Today, you are an adult. Truth is you have walked in the shoes of an adult for some time now. Quite admirably, I might add. Seeing you mother your little one is a joy. When you come in the door with shopping bags bulging and a guilty look on your face and everything is for  baby…when the two of you giggle in the back seat on road trips…when I see your gentle patience with your daughter (a quality woefully lacking in me at your age)…when you rise early, again, to go to work and build a future for the two of you…I am in awe.

The first time I held you in my arms, dear one, I was smitten. Forever. But I had no idea how rich, and magical, and difficult, and funny, and wondrous the next few years were going to be. Twenty-one years later, I love you–and like you–more than ever. I am very glad there is you in the world. In my world.

Happy Birthday, dearest Kelsey! God grant you many, many years!

Oil of Joy

The Spirit of the Sovereign Lord is on me, because the Lord has anointed me to proclaim good news to the poor….to comfort all who mourn and provide for those who grieve in Zion—to bestow on them a crown of beauty instead of ashes, the oil of joy instead of mourning, and a garment of praise instead of a spirit of despair. ~Isaiah 61: 1, 3

It felt like a kick in the stomach. A word whispered across a table.

Pregnant.

In a moment life as we knew it scudded to a halt. I saw my daughter’s world shrinking. Doors of opportunity slamming closed. My heart hurt for her. For us all. It seemed tragic. Hopeless.

More than two years have passed since that night, and there have been moments of great anguish. But there has been so much more. And the world I thought I saw closing around my daughter has opened whole new places in her. I have watched her grow in wisdom and patience, in gentleness and generosity. I have watched her make difficult sacrifices for the good of another. This little one she loves so fiercely. There is softness in her. Grace.

And yes, life is not the same. Not for any of us. But we reap our daily bounty of new mercies. And our lives drip with the oil of joy.

This week, the wee one is a year and a half old. She had trouble sleeping yesterday because of some painful teeth coming in, so I held her for most of her nap. Something I have not done in a long time. As I watched the rise and fall of her breathing and felt the soft warmth of her against me, I whispered a doxology over this unsolicited blessing.  A deep gratitude. She provided an amen of sleep drunk smiles and sighs.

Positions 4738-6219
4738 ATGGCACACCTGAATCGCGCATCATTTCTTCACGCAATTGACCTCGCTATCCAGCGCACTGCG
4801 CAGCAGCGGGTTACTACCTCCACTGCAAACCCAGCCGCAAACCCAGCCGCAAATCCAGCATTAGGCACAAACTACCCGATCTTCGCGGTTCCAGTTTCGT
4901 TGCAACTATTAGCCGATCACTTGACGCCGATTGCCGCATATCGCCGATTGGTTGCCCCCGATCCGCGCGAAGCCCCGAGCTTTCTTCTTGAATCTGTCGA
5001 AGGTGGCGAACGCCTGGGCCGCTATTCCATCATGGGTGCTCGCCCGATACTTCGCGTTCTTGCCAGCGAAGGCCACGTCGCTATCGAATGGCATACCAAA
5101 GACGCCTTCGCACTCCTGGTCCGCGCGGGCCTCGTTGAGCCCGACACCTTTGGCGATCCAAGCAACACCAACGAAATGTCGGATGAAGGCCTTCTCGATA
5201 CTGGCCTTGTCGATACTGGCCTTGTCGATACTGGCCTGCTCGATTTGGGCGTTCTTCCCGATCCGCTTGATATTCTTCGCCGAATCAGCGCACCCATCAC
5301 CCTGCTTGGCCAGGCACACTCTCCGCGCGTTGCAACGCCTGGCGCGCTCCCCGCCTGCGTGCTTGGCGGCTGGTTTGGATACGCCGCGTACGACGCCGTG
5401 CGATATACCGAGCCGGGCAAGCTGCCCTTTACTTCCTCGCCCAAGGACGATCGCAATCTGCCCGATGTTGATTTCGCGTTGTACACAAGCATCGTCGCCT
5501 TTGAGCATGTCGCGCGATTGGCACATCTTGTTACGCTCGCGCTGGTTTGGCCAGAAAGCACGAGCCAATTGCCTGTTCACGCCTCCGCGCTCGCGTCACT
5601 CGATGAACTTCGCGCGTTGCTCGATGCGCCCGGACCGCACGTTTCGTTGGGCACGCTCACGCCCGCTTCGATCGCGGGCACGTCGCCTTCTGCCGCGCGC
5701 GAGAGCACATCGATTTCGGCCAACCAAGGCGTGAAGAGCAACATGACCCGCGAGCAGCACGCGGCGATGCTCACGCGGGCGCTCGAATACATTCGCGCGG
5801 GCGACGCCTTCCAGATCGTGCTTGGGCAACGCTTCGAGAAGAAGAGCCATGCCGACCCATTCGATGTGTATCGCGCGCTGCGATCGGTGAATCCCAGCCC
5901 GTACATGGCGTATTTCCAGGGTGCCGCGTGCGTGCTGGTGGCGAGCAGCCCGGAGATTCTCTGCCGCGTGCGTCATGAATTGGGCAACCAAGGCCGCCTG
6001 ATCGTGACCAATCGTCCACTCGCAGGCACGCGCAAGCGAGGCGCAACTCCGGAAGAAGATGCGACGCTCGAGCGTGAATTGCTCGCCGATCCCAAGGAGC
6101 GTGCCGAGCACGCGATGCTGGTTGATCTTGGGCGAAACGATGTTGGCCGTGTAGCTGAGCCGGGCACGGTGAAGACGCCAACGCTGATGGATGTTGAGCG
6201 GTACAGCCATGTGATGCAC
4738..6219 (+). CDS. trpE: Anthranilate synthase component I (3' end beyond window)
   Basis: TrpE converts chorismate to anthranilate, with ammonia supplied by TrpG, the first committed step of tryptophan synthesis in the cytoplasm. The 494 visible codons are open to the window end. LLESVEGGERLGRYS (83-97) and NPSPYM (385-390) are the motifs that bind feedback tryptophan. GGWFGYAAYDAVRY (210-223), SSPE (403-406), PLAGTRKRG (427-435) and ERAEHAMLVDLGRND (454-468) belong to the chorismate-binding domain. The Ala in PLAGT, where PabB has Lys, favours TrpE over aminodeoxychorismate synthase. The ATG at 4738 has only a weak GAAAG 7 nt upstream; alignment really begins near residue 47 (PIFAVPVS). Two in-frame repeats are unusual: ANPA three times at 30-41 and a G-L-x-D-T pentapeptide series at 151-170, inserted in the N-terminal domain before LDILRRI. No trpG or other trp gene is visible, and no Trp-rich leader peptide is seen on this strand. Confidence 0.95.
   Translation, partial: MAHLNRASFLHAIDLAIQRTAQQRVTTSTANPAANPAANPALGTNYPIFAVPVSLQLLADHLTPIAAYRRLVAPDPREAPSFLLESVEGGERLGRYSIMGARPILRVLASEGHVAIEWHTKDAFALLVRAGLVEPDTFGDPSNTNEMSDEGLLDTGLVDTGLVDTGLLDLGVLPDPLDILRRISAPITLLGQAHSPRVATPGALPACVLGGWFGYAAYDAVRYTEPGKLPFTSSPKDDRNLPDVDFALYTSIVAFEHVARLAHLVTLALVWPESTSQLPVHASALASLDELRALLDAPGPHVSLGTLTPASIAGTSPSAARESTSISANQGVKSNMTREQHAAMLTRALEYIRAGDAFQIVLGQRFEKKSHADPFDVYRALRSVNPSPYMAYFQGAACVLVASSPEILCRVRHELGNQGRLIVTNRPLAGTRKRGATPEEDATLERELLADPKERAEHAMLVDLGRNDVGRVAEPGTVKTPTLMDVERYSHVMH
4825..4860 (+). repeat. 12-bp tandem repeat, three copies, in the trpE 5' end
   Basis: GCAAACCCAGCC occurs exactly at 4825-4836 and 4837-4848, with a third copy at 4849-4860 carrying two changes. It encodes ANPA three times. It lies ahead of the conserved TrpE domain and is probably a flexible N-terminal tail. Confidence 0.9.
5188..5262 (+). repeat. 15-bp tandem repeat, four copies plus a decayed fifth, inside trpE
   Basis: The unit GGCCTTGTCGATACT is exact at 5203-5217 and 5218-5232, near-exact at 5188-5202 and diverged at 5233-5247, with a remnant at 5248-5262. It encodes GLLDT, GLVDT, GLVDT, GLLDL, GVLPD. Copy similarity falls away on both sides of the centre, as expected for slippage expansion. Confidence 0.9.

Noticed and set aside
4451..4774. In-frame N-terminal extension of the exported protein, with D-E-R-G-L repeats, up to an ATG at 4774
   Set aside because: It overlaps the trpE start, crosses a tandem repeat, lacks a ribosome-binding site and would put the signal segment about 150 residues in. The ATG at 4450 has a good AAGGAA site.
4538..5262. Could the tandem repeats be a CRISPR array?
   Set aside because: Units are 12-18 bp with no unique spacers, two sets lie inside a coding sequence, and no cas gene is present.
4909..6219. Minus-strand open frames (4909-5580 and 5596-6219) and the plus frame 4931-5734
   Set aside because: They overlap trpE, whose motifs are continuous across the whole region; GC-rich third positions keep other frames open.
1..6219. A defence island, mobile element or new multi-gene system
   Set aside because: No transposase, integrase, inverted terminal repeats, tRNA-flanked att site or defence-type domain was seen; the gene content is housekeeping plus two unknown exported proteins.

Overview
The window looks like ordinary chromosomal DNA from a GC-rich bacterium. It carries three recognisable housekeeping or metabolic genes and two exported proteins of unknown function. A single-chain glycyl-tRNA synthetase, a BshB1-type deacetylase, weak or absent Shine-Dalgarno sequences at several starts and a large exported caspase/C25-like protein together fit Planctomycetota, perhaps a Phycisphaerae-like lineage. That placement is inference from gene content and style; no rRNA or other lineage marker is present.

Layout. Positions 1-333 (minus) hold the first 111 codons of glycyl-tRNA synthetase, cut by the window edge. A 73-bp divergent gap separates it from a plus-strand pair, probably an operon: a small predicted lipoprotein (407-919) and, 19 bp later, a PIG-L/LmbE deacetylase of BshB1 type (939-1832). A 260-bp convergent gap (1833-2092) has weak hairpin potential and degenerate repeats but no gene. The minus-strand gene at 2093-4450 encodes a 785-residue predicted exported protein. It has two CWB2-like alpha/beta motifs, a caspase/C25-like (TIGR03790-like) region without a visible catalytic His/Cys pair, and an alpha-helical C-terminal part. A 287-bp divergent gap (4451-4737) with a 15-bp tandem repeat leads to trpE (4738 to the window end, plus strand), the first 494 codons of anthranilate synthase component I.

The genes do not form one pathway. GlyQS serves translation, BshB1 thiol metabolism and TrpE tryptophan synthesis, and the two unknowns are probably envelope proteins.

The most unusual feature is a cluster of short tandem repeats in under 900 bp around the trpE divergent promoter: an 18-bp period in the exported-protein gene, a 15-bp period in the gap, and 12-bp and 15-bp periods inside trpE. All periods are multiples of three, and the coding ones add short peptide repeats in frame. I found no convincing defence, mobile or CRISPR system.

If you are sitting in the ashes of a broken dream just now…if yours is the season of despair…I invite you to consider what God might have in store for you. Here’s a little taste of what He has done for us…

*The first photo, as well as the last two were taken by my daughter, the mommy. The mostly unseen participant in the video is uncle Josh whom Kenzie adores. 🙂

 

Acadia: A Photojournal

Saturday, October 13: We rise before dawn for the trek up Cadillac Mountain, to be among the first people in the U.S. to watch the sun climb out of the Atlantic. We huddle in the clean, cold air as the sky warms to soft rose and apricot. Low lying clouds pulse with gilding as the disc of the sun begins to emerge. An audible gasp ripples through the crowd. I am startled by how fast she climbs. Maybe two minutes, rim to rim. Magic.

After breakfast, we head out for an explore. We drive the marathon route. It is much more hilly than we imagined. And stunningly gorgeous. We drive through quintessential New England villages with their frame and clapboard houses. We drive along the sea where waves hurl themselves into the rocky shore with a roar and flurry of foam. We pass under golden Aspens, sturdy evergreens, and maples and oaks aflame with orange and crimson. All against a cloudless sky of excruciating blue.